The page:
Early in 1927, he was received by King Abdul Aziz. He was impressed by the king and the king took a great liking for this new Muslim and he would send for him almost daily. Elsa died and Asad, now a little over 32, acquired a Saudi wife named Munira, and a library full of books on early Islamic history. Later Talal Asad was born to Munira who is now a leading anthropologist in the US.

Asad left Saudi Arabia and came to British India in 1932 where he met Muslim poet, philosopher and thinker, Muhammad Iqbal, who had proposed the idea of an independent Muslim state in India, which later became Pakistan.

When the World War II broke out in 1939, Asad's parents were arrested and, subsequently, murdered by the Nazis during the Holocaust. Asad himself was arrested in Lahore in 1939. Asad spent three years incarcerated in a prison.

In 1947, Asad was given Pakistani citizenship by the newly established Muslim state of Pakistan and appointed the director of the Department of Islamic Reconstruction by the government of Pakistan, where he made recommendations on the drafting of Pakistan's first Constitution.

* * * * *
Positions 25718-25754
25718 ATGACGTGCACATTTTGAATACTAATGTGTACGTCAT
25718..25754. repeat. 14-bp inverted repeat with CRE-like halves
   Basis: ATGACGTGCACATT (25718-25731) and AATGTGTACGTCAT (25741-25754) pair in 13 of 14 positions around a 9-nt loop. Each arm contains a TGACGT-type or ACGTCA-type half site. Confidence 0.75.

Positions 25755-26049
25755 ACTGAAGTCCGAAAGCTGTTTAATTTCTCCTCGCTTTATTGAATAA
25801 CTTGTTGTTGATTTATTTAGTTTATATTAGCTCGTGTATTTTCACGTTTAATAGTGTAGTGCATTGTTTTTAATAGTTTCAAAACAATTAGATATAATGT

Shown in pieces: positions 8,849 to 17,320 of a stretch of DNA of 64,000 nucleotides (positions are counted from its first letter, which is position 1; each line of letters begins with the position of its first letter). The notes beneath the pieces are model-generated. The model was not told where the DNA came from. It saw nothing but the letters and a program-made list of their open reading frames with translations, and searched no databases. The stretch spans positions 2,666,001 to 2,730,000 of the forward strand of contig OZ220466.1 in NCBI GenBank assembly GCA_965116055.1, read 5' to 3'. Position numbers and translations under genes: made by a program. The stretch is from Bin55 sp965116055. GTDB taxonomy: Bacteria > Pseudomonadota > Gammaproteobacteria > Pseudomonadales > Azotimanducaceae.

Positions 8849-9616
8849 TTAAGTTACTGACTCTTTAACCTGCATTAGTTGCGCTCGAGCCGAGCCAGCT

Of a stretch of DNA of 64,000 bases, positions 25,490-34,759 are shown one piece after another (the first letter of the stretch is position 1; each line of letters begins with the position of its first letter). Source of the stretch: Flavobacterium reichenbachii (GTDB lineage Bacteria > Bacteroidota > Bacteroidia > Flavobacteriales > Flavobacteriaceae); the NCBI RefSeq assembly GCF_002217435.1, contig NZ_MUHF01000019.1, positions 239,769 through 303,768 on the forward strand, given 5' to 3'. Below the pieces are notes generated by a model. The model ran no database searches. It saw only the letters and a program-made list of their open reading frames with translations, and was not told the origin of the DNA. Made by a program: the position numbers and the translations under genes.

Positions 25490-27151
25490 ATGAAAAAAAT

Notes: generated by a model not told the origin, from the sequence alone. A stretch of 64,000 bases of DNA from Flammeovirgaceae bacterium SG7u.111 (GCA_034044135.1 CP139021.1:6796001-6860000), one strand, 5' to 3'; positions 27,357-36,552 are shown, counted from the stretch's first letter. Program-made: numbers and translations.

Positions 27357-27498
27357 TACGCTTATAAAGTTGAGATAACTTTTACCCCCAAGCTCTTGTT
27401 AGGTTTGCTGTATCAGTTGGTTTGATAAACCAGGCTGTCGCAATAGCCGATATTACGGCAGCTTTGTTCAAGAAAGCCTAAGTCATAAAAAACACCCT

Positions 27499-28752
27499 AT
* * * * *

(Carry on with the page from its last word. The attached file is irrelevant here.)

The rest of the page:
Asad wrote more than 30 books. His autobiography, The Road to Mecca is an account of his Middle Eastern travels and his conversion, as well as his thoughts on the growing Zionist movement.

He also wrote The Message of The Qur'an, a translation and commentary on the Holy Qur'an based on his own knowledge of classical Arabic and on the authoritative classical commentaries.

His first title on an Islamic theme, Islam at the Crossroads, published in 1934, proved to be extremely popular and was translated in several languages. Through his book he appealed to the Muslims to avoid a blind imitation of Western social forms and values, and to try to preserve instead their Islamic heritage, which once upon a time had been responsible for the glorious, many-sided historical phenomenon comprised in the term 'Muslim civilization.'